I've been reading a surprising amount of "grown-up" books lately. It's kind of nice to go back and forth between YA and adult. Some of the most recent titles I've read:
Freakonomics, Levitt and Dubner. Okay, so it takes me a while to get to titles everyone else has read. This was a very quick read. I finished the whole thing in one plane flight. I can see what the buzz is about. The way the authors turn "common knowledge" on its head and play with statistics is truly fascinating. The lesson: Don't take anything for granted. Some of the chapter headings were more sensationalist than substantive: How are Real Estate Agents Like the Ku Klux Klan? . . . this one was a stretch, and the gist of the chapter didn't really address any true similarity, but it sure caught my attention. I did feel, at the end of the book, that the author's introductory assertion (warning) was correct: It was a book about nothing, and it left me with a kind of empty feeling. There were tidbits of fascinating information, a mosaic of weird factoids. But it didn't really have a unifying theme, other than the theme that there is no theme. In that alone, it's probably the perfect book for the times: deconstructionism, chaos theory . . . This book fits right in.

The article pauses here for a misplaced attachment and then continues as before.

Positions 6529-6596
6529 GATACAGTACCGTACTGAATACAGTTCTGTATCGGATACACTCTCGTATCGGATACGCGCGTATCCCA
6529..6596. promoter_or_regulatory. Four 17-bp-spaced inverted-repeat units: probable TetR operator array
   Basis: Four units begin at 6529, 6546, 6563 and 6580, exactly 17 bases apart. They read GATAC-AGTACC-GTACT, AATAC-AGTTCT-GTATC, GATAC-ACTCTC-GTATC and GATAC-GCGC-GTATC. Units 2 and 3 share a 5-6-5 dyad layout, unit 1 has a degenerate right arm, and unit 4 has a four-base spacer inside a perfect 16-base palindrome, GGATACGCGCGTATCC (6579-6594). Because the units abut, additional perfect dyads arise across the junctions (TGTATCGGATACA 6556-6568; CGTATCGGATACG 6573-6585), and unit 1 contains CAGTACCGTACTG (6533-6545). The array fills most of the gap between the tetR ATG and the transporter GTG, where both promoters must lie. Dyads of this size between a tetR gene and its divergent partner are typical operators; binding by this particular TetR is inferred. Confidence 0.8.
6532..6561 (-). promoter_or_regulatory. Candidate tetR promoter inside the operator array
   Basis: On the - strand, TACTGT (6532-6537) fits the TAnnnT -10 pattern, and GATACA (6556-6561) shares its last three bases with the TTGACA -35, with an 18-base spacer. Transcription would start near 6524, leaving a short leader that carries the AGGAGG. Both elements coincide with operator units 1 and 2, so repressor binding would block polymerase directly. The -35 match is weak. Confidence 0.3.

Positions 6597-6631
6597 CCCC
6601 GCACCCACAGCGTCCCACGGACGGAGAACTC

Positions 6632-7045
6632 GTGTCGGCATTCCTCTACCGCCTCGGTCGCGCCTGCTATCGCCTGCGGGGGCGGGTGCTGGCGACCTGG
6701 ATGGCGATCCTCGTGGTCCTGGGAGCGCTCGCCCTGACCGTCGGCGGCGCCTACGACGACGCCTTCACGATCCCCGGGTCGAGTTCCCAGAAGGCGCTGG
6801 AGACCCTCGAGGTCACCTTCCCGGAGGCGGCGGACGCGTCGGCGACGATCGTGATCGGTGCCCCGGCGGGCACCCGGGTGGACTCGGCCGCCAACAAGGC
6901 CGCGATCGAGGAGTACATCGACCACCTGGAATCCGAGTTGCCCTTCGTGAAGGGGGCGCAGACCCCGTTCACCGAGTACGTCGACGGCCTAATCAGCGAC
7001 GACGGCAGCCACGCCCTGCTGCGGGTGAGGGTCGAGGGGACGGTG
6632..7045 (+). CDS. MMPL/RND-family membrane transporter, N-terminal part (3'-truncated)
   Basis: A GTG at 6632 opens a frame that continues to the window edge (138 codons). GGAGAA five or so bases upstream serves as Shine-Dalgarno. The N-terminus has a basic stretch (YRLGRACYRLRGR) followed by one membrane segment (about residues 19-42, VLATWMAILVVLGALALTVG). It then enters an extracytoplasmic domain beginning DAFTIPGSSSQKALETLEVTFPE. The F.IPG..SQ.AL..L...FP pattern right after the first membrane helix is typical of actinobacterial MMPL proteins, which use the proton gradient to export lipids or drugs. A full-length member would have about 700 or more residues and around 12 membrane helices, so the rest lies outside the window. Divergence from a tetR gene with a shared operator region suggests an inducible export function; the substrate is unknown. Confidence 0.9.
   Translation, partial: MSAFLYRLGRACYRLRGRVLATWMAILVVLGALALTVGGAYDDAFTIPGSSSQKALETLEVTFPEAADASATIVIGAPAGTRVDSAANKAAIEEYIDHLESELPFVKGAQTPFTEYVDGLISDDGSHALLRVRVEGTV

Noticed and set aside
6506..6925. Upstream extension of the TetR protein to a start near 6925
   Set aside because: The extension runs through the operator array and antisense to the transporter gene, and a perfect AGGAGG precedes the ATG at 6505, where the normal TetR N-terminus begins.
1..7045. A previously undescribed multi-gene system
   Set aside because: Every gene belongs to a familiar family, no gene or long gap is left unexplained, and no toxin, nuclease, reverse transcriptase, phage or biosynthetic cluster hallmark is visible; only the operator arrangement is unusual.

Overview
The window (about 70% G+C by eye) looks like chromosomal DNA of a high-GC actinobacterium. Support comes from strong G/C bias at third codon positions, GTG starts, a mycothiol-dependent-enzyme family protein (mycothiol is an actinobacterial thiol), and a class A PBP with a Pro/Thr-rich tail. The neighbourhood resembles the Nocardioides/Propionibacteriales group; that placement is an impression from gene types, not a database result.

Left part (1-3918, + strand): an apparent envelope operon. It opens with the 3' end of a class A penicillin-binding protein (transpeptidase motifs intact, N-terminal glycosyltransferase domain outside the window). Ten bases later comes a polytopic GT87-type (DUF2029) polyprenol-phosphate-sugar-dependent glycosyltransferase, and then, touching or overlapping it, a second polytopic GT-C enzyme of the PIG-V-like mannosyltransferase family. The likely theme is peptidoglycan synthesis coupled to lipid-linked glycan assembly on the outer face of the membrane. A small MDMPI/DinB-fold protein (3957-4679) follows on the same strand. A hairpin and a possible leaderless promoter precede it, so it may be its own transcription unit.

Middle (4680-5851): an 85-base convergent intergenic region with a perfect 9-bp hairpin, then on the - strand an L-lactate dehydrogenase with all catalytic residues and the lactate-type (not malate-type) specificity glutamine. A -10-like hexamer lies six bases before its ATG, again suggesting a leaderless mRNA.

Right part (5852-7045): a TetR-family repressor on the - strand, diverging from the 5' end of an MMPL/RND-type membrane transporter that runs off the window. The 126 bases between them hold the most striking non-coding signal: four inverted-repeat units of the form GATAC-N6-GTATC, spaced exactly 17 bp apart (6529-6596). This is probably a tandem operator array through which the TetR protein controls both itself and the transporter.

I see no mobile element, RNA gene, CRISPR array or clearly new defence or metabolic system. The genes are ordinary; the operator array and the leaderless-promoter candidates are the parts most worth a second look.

The Kite Runner, Khaled Hosseini. Another book everyone else seems to have already read, and another one I finished in a single sitting. Honestly, I'm usually not a fast reader! The writing was beautiful, crisp and evocative. A perfect sense of character and setting. I loved the story. It was impossible not to care about the characters. As an author, I had some minor quibbles with the plot toward the end. There were some moments that just screamed "symbolism" or "irony," as if they were designed to be analyzed in a literature class or discussed in a book club. These jarred me out of the story, because they seemed so unrealistic in an otherwise beautifully authentic narrative. I can't be too specific without ruining the story, but if you read the book maybe you'll see the bits I mean. Despite this, it was a gorgeous novel well worth reading.
School Days, Robert B. Parker. Ah, good old Spenser. This is the series that got me into reading mysteries back in college, and eventually lead me to write a private eye series of my own. I've had a love/hate relationship with the later Spenser novels (which to me is everything from The Widening Gyre forward). I am, I admit, one of the Susan-haters. I can't stand Spenser's love interest, which is one reason I loved this book. Susan is hardly in it at all. Neither is Hawk, Spenser's sidekick. (Hawk would probably shoot anyone who referred to him as a sidekick, of course.) The novel is just Spenser doing his thing, and the story has a playful energy I haven't seen in Parker's novels in a long time. I really liked this book. The subject matter is timely but a bit icky (I can't tell you without spoiling the plot, but you'll see what I mean). Still, it was classic Spenser. If you want a straight-forward PI novel with good entertainment value and a great sense of humor, this book will not let you down. My favorite part was that I read it on the way to Boston, Spenser's stomping ground. I got to the city, after reading Spenser novels for twenty years, and found myself walking down Boylston Street, which I'd heard described so many times but had never seen. It was quite an experience!